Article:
• CGT concession stakeholders in the company or trust do not have a small business participation percentage in you of at least 90%.
       

    Consequences of CGT event J5

    When CGT event J5 happens, you make a capital gain equal to the amount of the capital gain previously disregarded under the small business rollover.

    The time of the event is at the end of the replacement asset period.

    The Commissioner may extend the replacement asset period.

    A capital gain from CGT event J5 may be eligible for the retirement exemption if you meet the relevant conditions. You don’t need to meet the basic conditions again, but you must meet the retirement exemption conditions. However, you cannot apply the 50% discount, small business 50% active asset reduction, or the 15-year exemption to reduce this gain.

    Example

    In September 2006, Luke makes a capital gain of $80,000 on an active asset and meets the maximum net asset value test. Luke disregards the whole capital gain under the small business rollover.

    In September 2008, Luke does not have any replacement or capital improved assets by the end of the two-year period. CGT event J5 happens and Luke makes a capital gain of $80,000 in September 2008.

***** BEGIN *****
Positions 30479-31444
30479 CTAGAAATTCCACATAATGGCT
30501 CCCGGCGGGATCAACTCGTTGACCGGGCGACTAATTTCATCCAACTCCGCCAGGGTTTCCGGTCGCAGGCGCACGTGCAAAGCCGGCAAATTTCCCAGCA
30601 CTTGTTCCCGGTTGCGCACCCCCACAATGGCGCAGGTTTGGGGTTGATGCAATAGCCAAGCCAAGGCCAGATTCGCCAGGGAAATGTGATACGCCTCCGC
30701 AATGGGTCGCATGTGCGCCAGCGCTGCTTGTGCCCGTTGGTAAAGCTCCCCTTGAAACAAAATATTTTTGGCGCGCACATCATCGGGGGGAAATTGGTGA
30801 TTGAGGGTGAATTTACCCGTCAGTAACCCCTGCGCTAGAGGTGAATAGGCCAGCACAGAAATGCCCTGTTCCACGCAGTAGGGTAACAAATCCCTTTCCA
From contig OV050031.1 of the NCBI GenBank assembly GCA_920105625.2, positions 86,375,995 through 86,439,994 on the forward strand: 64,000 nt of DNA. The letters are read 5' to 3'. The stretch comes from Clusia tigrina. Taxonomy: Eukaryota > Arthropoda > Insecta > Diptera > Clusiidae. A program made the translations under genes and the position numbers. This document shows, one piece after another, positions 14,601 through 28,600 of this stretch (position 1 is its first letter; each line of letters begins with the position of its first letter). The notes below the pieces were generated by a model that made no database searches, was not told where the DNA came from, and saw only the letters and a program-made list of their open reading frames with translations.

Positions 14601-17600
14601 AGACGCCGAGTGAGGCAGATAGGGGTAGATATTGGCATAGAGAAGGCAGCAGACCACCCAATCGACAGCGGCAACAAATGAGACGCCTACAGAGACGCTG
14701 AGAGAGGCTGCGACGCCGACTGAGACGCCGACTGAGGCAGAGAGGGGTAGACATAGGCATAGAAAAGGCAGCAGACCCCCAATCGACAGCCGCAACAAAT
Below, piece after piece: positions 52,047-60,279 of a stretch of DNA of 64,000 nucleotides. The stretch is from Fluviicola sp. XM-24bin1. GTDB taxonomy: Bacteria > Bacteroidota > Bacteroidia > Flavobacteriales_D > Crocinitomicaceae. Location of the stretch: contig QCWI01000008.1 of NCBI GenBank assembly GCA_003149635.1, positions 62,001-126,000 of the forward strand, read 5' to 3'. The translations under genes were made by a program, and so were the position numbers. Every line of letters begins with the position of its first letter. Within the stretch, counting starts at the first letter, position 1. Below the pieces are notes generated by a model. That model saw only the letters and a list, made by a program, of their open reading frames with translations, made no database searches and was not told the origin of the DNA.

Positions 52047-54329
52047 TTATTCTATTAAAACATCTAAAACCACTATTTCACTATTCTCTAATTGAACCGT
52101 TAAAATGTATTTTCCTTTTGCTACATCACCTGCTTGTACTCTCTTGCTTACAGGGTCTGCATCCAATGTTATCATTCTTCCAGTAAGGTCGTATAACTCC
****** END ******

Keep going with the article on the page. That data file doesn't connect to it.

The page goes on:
End of example

    A transitional provision provides that where you chose a rollover in the 2005–06 or earlier year, and did not subsequently acquire a replacement asset, you may access the retirement exemption on a capital gain. That is, if you did not acquire a replacement asset, it would be as though you never chose the rollover and the capital gain was not disregarded.

    CGT event J6

    CGT event J6 happens if:

    • you choose to obtain a rollover
    • by the end of the replacement asset period you acquired a replacement asset or made a capital improvement to an asset, CGT event J5 has not happened and the amount you chose to roll over is greater than the sum of the following amounts
      • the amount paid to acquire the replacement asset (that is, the first element of the cost base of the replacement asset)
      • any incidental costs incurred in acquiring that asset, which can include giving property (that is, the second element of the cost base of the replacement asset), and
      • the amount expended on capital improvements to one or more assets that were acquired or already owned (that is, fourth element expenditure).
       

    Consequences of CGT event J6

    When CGT event J6 happens, you make a capital gain equal to the difference between:

    • the amount of the capital gain disregarded under the small business rollover, and
    • the amount incurred on the replacement asset or capital improvements.